A bipartisan group of lawmakers has introduced a bill to provide due process to federal employees in positions deemed national security “sensitive,” a right stripped away by a federal court earlier this year.
Sen. Jon Tester, D-Mont., who chairs the Senate subcommittee that oversees the federal workforce, introduced the bill, which would allow feds in sensitive positions that do not require a security clearance or allow access to classified information to appeal any personnel decision to the Merit Systems Protection Board. Coupled with a proposed rule from the Office of Personnel Management and the Office of the Director of National Intelligence that, according to good government groups, would greatly expand the positions labeled as sensitive, the court ruling created what those groups have called a “one-two attack” against federal employees.
“Workers who have their jobs changed or stripped and their livelihoods threatened deserve due process — it’s as simple as that,” Tester told Government Executive. “My bill prevents the government from denying federal employees their rights and makes sure the government can’t arbitrarily strip them of their jobs.”
Tester recently held a hearing on the issue, in which he expressed his concern that employees with seemingly no impact on national security — such as a Defense Department commissary clerk — were in sensitive positions. OPM and ODNI rejected the notion their guidance would expand the sensitive designations, saying the proposal would simply bring clarity and government wide standardization.
Federal employee advocates praised the legislation and called for its quick passage.
“Taxpayers of all parties and ideologies should rally behind bipartisan legislation introduced in both chambers of Congress to restore independent enforcement for civil service appeal rights of federal workers,” said Tom Devine, legal director for the Government Accountability Project. “Unless this legislation passes, a national security ‘spoils system’ will replace the non-partisan, professional federal labor force that has minimized politics in government since 1883. It also is necessary to preserve justice for federal employees.”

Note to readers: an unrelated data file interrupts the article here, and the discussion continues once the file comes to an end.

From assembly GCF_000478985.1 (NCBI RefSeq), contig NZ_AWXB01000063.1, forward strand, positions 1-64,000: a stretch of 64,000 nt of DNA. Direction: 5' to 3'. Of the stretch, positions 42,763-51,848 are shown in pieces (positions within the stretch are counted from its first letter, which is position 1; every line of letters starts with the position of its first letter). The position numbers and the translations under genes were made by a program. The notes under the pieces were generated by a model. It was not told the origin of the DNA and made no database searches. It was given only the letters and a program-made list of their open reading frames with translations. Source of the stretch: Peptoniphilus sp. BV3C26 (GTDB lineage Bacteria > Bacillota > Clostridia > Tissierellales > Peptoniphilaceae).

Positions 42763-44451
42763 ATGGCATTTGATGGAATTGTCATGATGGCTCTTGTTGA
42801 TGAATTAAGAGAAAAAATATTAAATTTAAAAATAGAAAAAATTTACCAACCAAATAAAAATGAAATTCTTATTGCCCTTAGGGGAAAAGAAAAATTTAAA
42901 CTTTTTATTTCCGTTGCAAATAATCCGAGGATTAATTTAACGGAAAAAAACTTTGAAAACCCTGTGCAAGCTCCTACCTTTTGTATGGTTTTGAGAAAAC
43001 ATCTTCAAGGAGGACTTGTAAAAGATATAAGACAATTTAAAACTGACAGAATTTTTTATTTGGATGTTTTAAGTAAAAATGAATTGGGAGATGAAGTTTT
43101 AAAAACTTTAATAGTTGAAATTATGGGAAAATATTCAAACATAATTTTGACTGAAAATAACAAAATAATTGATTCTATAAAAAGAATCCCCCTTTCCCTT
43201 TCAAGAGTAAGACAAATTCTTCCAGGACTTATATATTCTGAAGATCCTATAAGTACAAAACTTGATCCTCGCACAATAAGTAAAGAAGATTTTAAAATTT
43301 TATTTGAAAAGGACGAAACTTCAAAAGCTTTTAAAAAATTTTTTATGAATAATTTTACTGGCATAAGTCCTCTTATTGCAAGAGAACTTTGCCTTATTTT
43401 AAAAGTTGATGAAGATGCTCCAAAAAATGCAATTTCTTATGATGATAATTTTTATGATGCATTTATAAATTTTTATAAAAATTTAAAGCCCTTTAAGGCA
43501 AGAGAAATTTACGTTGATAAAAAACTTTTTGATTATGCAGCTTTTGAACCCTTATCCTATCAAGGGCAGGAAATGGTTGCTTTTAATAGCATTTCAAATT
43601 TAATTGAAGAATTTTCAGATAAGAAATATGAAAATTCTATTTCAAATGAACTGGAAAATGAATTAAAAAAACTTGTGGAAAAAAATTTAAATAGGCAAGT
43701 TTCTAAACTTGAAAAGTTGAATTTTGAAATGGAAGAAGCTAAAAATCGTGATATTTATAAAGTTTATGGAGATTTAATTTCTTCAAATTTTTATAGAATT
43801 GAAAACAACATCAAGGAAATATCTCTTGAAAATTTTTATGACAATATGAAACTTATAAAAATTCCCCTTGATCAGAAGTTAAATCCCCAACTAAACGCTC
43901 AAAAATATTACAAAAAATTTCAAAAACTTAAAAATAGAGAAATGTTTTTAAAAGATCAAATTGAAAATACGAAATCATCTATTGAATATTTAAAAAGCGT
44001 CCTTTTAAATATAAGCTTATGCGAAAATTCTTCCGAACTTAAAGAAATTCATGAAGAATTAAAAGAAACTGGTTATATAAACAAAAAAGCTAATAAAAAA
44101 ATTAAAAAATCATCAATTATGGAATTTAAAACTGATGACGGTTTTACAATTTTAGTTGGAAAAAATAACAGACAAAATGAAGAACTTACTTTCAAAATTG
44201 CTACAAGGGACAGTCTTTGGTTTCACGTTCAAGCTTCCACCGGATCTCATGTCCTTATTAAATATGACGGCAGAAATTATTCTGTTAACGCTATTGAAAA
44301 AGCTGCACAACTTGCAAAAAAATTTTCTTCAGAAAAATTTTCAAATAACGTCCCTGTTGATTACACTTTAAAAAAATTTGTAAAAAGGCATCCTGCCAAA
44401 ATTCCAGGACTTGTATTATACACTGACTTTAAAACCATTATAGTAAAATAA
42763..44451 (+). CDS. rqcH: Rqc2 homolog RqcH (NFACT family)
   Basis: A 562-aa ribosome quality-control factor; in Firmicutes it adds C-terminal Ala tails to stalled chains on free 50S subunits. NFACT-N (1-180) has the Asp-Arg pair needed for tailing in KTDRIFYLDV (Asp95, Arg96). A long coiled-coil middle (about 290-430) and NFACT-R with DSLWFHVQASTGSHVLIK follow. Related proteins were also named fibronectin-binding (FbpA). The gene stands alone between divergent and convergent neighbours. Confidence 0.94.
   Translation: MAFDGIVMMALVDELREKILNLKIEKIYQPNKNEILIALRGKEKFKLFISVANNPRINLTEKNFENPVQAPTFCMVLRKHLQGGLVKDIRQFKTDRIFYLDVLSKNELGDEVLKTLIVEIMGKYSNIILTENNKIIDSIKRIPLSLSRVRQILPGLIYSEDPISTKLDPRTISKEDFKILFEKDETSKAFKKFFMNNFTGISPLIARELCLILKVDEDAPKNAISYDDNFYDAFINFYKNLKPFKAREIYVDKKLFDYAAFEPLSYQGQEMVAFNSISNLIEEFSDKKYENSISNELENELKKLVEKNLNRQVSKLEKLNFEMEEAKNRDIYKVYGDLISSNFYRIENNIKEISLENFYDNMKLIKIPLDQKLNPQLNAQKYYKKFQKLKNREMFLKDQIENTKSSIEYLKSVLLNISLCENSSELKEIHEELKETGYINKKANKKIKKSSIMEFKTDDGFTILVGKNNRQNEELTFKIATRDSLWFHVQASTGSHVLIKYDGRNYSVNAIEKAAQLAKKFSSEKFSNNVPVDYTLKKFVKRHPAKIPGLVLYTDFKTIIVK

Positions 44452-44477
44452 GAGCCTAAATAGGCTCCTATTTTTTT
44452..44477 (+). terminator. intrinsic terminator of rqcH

J. David Cox, president of the American Federation of Government Employees, also offered his support for the bill, saying that allowing the court decision to hold would give agencies carte blanche to designate a position as sensitive, and then disqualify the employee filling it for any reason without repercussions.
“If this decision is allowed to stand, hundreds of thousands of federal employees will be denied basic rights and protections that have been in effect since Congress passed the Civil Service Reform Act in 1978,” Cox said.
Some experts believed the bill would create a dangerous scenario, as MSPB would not be positioned to issue a ruling on employees in sensitive positions.
“If this bill were to be enacted, Congress would essentially bless…second guessing by an outside, non-expert body,” said Neil McPhie, former MSPB chairman and an attorney managing partner at the law firm Tully Rinkey.
Sens. Claire McCaskill, D-Mo., and Chuck Grassley, R-Iowa, are original co-sponsors on the bill, while Del. Eleanor Holmes Norton, D-D.C., has introduced identical legislation in the House.